Universal Joint Replacement
If you've never removed a universal joint that's held in the yoke by way of the locked-in-place-with-nylon method of retention, then I can categorically state that you've missed out on precisely nothing
, aside from one of the few tasks in all of existence that can take something as fun as "fire" and reduce it to an "Are we f****** DONE with this, yet?" experience, all while - likely - destroying a few of your far-too-valuable brain cells and causing you to yet again
question the wisdom of an automotive manufacturer that's already given you more than a few "What the hell were they thinking?" moments. To get this particular joint knocked out and replaced you're going to need a combination of heat and pressure; most people suggest a ball-joint press and a propane torch, but since I didn't have either of those on-hand I improvised the former from a large clamp and a socket, and I substituted an acetylene torch for the latter.
Pictured: Less fun than it should be.
The technique is pretty simple: apply pressure to the joint caps with the press, apply heat to the yoke with the torch, and wait for the poured-in-place inner nylon retaining ring to soften, expand, and burn its way free of the yoke. I did my best to keep an even heat on each side of the yoke by moving the torch from one side to the other in ten-second intervals, and within a minute or two the plastic had begun to expand and drip out of the channels that were used to inject it...which of course put the molten plastic squarely
in the path of a 6,300° flame and likely created nineteen different kinds of brain-eroding fumes by way of the resulting combustion.
Pictured: Me loves to burning the plasticses.
If you look closely, you can see a rope of grayish nylon that volcano-ejected itself out of the port on the side of the yoke before catching on fire...and in all seriousness you probably don't want to be breathing the smoke that will come off of this stuff when it burns; you may go full-retard without any intention of doing so. I had a fan pointed in my general direction and it dispersed the nastiness pretty quickly, but there was still a noticeable aroma of burnt plastic in the air...so this might best be done outside, instead of in the back corner of the garage. After the plastic ceased dripping from the ports in the yoke I began a process of repeatedly tightening the C-clamp and then applying a bit more heat to the yoke; after several minutes and repetitions, the joint finally came free.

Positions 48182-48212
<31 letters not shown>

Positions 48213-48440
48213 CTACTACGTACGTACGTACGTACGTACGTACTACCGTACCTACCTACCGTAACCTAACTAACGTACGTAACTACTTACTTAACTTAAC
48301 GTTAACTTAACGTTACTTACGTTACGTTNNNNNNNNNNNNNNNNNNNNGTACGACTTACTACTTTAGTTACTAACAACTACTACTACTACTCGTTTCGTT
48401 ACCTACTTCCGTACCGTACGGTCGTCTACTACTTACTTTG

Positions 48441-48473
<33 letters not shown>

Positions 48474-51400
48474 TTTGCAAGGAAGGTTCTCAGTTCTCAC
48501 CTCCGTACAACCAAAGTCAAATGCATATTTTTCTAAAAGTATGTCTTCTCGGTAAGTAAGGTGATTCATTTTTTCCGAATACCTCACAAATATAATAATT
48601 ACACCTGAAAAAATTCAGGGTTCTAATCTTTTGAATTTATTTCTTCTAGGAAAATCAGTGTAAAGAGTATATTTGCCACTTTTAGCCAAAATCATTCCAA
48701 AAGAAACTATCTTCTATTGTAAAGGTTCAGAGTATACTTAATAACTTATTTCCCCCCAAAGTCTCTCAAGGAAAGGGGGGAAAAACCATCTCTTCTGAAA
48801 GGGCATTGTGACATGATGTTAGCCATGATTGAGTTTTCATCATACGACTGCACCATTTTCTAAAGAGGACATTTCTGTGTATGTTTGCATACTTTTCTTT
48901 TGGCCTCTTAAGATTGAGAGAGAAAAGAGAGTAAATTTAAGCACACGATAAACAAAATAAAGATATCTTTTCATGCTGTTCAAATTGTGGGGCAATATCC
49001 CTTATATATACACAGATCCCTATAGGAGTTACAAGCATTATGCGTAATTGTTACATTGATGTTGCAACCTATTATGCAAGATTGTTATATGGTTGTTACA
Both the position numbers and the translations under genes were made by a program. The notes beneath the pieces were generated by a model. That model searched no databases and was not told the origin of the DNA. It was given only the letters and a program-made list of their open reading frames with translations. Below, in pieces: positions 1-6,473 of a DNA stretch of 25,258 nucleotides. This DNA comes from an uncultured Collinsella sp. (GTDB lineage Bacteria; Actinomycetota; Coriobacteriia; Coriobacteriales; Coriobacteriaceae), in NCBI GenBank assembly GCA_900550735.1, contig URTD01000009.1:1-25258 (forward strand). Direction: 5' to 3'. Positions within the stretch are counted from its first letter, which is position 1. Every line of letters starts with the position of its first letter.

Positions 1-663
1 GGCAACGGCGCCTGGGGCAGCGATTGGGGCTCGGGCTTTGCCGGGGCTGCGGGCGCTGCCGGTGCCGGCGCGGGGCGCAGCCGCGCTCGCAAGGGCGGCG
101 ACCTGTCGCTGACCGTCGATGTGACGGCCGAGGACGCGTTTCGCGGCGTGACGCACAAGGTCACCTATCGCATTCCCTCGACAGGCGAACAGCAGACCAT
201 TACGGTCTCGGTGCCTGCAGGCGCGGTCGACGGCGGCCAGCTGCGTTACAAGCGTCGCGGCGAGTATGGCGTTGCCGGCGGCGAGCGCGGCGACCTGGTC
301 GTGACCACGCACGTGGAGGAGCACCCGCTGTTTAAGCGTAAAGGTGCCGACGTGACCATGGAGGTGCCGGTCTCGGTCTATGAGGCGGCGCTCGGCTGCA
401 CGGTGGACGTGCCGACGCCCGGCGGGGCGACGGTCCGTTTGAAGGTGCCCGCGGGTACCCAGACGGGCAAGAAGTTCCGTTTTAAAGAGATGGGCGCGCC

Pictured: Gotcha, b****!
To be honest, I was starting to get pretty concerned about destroying my driveshaft yoke; I went through the "tighten and re-heat" sequence a dozen times or so and only managed to move the u-joint about 1/32" for each iteration, and I was almost certain that I was applying too much heat and/or pressure to the yoke. The joint was firmly
stuck in place, and from everything that I've read on the procedure it seems that I had a lot more trouble than most people have had...but after the stock joint finally
came free the yoke itself seemed no worse for wear. I can't say the same for the joint itself, though; the needle bearings on one side were basically seized into the joint body, so they probably weren't doing their job all that well.
After the joint is removed, there may very well be a bit of nylon residue still present in the yoke's inner channel; it's not imperative to remove it, but since it seemed somewhat loose and charred and generally unfriendly to the process of installing a new joint I decided to take a stab at getting it all out. The best tool I found for the job was a dental pick; they're basically purpose-built for this kind of thing. A word of caution, though: dental picks are made of a very
hard steel and they will easily scratch and gouge the metal of the driveshaft yoke...therefore, I suggest being careful and delicate in their application, because hurrying will likely do nothing except imprint a bunch of scratches on the inside of the yoke's bearing surface. A couple of minutes of careful effort will get rid of the majority of the remaining plastic and also allow you to temporarily understand what it's like to be a dentist.